Back to overview

LCN Says

Professional apprenticeships: a new path into the legal profession

updated on 11 February 2022

We sat down with Katherine Farrell, marketing and communications executive at Farrer & Co LLP, to discuss her experience with the firm’s apprenticeship programme. 

Can you briefly describe your experience with the firm’s apprenticeship programme?

I joined the firm in 2017 as its first modern apprentice in the knowledge, learning and development team. After completing the apprenticeship programme, I was then offered a full-time role in the firm’s marketing and communications team.

From day one I was warmly welcomed and my colleagues truly nurtured and mentored me. Every day I was learning – whether that was basic office skills, such as how to file documents, use the printing system or set up a meeting(!), or more legal-specific training like the ‘what we do in series’, where I learnt about each practice area.

Fundamental to my apprenticeship programme was understanding the firm, how it functions, the different areas of law and the firm’s visions and values, and this was embedded into my learning right from the start – this understanding was key to my career journey and progress. I was also lucky to receive bespoke training. For example, when I first joined the firm, I wasn’t a very confident speaker, particularly on the phone, so I was offered vocal coaching training, which made a massive difference. Also, Farrer & Co is very much a community, and I was encouraged to be part of it; I became heavily involved in coordinating the firm’s charitable initiatives, which I still do five years on.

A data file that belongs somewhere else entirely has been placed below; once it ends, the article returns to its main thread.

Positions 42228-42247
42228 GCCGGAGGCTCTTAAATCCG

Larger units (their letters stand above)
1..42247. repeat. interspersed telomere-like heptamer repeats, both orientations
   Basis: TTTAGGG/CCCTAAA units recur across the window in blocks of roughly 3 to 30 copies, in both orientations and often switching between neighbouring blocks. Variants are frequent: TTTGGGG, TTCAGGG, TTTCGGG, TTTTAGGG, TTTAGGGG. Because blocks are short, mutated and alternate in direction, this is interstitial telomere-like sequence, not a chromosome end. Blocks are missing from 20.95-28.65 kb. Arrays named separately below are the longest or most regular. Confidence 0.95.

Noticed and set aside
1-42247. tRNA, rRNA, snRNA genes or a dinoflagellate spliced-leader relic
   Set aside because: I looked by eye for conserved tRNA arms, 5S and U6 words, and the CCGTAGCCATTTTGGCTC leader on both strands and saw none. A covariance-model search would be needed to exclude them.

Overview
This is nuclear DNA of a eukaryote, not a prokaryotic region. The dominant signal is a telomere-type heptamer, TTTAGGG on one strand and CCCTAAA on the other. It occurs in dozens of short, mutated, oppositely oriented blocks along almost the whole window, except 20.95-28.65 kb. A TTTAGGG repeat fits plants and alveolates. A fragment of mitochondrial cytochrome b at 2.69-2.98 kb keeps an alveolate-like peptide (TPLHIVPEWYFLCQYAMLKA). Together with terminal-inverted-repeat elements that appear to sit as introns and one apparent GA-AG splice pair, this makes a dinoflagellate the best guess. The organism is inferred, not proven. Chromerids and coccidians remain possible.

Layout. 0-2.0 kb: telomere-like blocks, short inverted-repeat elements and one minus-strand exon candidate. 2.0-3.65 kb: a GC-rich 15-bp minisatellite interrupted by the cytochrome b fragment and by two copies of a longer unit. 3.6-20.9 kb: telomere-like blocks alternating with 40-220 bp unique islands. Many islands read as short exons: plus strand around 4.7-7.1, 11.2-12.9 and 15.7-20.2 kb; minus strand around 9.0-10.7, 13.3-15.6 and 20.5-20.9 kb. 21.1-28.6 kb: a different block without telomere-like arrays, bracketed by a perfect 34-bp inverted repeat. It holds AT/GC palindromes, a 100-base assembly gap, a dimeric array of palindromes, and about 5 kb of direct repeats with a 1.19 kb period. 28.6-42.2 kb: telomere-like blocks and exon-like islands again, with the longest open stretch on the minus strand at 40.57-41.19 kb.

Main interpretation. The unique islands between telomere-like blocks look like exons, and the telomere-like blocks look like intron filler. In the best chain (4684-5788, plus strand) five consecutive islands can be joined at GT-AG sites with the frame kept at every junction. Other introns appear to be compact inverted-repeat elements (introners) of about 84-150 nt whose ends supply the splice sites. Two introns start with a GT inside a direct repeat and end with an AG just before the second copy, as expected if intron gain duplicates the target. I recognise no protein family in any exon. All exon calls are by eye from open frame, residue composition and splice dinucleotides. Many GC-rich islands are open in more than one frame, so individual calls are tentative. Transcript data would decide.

Why did you choose the apprenticeship route into the legal sector?

When I left school, an apprenticeship wasn’t at the forefront of my mind. My school encouraged the more ‘traditional’ route towards university, so I had limited awareness of the range of apprenticeships available. I did begin my first year of university but unfortunately after being hit by an illness I was forced to pause my studies and ultimately made the tough decision to leave the university system. At that point I found myself at a bit of a crossroads. In all honesty I was unsure of the direction I was going in and didn’t know what I wanted to pursue. I did know that I wanted an opportunity where I could learn, gain office skills, put my foot on the career ladder and be based in the city. And although it may not have been what I had imagined myself doing, I’m so glad I explored the options available.

It was only through word of mouth and slightly lucky timing that I found the apprenticeship scheme at Farrer & Co, and as soon as I stepped foot into the Lincoln’s Inn Fields offices for my first interview, I knew it was the place for me. I instantly fell in love with the firm’s rich history and got a real sense of the firm’s prestigious reputation. My sister, who also works in the legal sector as a barrister, provided me with information on the firm and the legal sector in general, so I knew I would be in an environment where I was working with the best of the best, with challenges and opportunities thrown my way!